⚠️ Deprecation notice

This preview integration of IoT Edge 1.x and Kubernetes will not be made generally available, and is no longer supported. The recommended way to run IoT Edge 1.x on Kubernetes is noted in the product's official docs


A Kubernetes cluster

A Kubernetes cluster that supports Custom Resource Definitions (CRD) is required for using Azure IoT Edge with Kubernetes. v1.12 or newer is recommended. Here are some options if you don't already have a cluster available:

For a managed cluster offering, consider Azure Kubernetes Service (AKS). You can stand one up using the AKS QuickStart instructions.

For a local development environment, you can use Minikube or k3d (recommended).

Persistent storage for the IoT Edge daemon (iotedged)

IoT Edge has a stateful architecture. Even if the workload modules are stateless, at a minimum, the context store for iotedged pod should be backed by non-ephemeral storage. Barring first-class support for native persistent volumes in your distribution, the local-path-provisioner provides a convenient way to utilize device local storage as a persistent store in a Kubernetes-native manner. For multi-node setup with node failure resilience, see the HA and scaling section.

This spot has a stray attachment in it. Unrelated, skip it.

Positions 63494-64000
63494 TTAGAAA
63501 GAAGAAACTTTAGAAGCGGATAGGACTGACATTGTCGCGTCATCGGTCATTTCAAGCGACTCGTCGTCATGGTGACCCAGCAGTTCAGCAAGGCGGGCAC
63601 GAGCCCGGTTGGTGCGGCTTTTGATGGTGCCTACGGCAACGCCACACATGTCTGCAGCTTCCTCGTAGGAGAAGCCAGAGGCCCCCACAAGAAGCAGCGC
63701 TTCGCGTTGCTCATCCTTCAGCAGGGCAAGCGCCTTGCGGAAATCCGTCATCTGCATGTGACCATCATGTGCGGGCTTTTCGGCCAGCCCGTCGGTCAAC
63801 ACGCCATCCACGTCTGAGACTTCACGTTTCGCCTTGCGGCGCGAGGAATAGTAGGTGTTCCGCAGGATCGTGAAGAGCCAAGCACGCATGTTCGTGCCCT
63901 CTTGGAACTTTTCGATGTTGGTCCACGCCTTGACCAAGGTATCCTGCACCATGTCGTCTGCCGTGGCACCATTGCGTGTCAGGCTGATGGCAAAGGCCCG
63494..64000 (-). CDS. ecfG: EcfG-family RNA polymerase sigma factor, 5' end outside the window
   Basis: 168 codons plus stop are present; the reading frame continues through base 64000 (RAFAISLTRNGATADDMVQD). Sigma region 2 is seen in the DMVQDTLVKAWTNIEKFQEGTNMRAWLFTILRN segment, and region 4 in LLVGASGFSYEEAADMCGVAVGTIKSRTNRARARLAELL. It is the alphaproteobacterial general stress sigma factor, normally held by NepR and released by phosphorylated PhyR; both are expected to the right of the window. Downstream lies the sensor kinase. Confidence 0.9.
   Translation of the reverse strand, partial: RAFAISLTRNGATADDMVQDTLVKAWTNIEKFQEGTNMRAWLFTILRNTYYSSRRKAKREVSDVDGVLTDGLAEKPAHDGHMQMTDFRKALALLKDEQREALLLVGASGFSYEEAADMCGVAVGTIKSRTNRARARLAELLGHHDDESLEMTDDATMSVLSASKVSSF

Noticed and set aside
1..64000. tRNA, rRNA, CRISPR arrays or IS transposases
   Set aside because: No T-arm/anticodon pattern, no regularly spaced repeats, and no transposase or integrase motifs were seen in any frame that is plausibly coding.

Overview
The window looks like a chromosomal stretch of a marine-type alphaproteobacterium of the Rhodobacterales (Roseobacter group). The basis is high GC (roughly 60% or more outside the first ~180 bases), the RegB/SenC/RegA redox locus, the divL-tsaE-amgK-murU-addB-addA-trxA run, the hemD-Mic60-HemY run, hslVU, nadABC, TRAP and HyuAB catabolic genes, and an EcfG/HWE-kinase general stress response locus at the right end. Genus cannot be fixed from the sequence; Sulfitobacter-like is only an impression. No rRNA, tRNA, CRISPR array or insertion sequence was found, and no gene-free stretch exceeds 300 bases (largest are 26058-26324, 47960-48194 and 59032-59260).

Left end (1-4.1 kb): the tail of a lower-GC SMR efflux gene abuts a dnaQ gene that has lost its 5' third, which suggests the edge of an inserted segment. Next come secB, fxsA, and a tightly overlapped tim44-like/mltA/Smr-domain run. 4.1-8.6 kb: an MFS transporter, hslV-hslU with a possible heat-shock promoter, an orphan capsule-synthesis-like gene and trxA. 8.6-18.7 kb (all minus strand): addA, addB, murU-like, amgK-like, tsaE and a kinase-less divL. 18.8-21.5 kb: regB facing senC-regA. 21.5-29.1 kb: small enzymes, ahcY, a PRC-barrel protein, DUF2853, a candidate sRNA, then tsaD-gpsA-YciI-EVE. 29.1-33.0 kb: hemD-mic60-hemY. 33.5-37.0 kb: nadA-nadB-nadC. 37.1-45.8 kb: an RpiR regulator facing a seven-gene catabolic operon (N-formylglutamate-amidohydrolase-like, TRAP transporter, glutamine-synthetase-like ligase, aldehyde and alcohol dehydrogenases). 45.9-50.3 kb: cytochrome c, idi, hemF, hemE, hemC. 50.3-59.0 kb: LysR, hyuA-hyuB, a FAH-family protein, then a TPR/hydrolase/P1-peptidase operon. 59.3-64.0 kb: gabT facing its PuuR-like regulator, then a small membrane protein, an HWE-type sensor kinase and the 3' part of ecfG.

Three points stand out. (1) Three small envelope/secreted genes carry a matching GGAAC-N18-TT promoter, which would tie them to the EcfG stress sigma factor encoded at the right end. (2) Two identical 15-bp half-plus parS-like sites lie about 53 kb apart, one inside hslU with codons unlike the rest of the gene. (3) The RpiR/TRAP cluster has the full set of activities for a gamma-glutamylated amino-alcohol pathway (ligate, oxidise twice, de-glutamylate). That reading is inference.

For convenience, most tutorials that follow don't set up iotedged persistence. Persistence is not needed for getting things up and running but is highly recommended for demos, PoCs and, of course, production pilots. See the iotedged persistence tutorial for configuring state persistence for iotedged.

Helm 3

Helm is a package manager for Kubernetes which allows you to install applications, including IoT Edge, into your cluster. Please follow the Helm 3 install instructions.

The source code for Helm charts used by IoT Edge is available in the azure/iotedge repo


Kubectl is an essential tool for interacting with your cluster.

Visual Studio Code

Visual Studio Code with IoT Edge extension is recommended for working with IoT Edge's deployment manifests and submitting them to IoT Hub.

Visualization tools (optional)

Tools like Octant and K9s can help you understand the architecture and state of your cluster application.